Identifying your child's strengths

Therapist & Author Robert Brooks, PhD, shares advice for parents on how helping your child to identify his or her strengths can help them succeed and build confidence
The Importance of Helping Kids To Find Their Strengths
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Identifying your child's strengths

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At the beginning of my career, I felt my job as a psychologist was to find out what’s wrong with a child and help fix them. And then I realized over the years it was much more important to find out what is the child’s strength. So what I call their islands of competence. So in my interactions with parents, after hearing about some of the problems, I will say to parents, “What do you see as your child’s strengths? Their beauty? Their islands of competence?” Many parents can tell me right away and some are not able to. And I say, “Just notice what is your child interested it?” So like one parent, it had seemed so obvious their child had trouble reading, but the child loved to draw. So the parent focused on the child drawing and in school, the child’s artwork was displayed for everyone to see. Because if you just focus on what’s wrong with people and don’t appreciate their strengths, it’s hard to help them. So I started more and more saying, “Let’s identify their strengths. Let’s use them.” So to give an example, I worked with a high school girl who had poor peer relationships, she had some social problems, but I said, “What do you see as your strengths?” Some kids will say, “I don’t know.” But she actually said right away, “I love to baby sit.” Her parents said her strength is she’s the pipe piper of the neighborhood. Well, what we did is there was a nursery school right next to the high school, the teachers designed a special program, a special class where she went in, observed these young kids, worked with them and wrote papers about child development. So what we did was we used her strengths. And actually one of the papers was published in a high school newspaper. So I always say to parents, “List what your kids strengths are and how can we build on them?”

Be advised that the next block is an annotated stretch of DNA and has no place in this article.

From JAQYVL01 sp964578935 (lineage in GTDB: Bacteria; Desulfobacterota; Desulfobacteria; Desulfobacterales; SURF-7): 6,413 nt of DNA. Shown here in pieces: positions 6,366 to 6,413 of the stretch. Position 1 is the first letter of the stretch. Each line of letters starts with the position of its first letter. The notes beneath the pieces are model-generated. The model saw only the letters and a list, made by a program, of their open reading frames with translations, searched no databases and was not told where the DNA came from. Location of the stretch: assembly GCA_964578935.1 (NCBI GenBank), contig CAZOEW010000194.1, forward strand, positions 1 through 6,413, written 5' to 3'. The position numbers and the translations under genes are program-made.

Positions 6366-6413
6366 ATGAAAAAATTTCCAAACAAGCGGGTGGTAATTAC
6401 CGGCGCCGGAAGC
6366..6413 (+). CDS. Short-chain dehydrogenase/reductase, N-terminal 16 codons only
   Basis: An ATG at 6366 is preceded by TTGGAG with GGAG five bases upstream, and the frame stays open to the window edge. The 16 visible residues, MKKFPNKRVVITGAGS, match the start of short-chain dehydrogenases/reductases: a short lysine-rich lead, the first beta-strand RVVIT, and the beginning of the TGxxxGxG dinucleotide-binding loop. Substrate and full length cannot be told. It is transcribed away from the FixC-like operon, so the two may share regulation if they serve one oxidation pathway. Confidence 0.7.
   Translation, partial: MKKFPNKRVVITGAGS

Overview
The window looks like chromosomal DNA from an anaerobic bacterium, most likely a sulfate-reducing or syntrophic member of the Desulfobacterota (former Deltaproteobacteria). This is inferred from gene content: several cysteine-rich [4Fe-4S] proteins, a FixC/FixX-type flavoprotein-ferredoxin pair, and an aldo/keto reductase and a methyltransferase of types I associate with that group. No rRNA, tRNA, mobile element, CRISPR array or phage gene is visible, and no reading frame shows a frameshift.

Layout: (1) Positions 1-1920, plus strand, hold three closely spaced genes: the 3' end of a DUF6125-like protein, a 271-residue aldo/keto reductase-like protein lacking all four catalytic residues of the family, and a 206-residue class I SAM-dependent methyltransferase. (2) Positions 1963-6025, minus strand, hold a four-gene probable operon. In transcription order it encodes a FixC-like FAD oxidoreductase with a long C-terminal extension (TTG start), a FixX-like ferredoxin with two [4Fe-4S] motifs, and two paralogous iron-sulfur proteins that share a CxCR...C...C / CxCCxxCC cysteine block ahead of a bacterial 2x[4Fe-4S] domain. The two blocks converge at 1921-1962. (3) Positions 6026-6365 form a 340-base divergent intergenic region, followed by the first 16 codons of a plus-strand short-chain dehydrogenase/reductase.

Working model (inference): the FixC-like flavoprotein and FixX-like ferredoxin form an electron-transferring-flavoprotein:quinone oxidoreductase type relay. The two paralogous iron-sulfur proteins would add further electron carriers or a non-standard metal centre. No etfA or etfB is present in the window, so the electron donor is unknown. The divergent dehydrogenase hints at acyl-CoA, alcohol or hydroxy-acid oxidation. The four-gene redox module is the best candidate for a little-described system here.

Therapist & Author Robert Brooks, PhD, shares advice for parents on how helping your child to identify his or her strengths can help them succeed and build confidence

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Robert Brooks, PhD

Therapist & Author

Dr. Robert Brooks is a psychologist on the faculty of Harvard Medical School.  He has lectured nationally and internationally and written extensively about the themes of resilience, parenting, family relationships, school climate, and balancing our personal and professional lives. He is the author or co-author of 15 books and has also appeared in several videos pertaining to helping children to become more responsible, self-disciplined, hopeful, and resilient.

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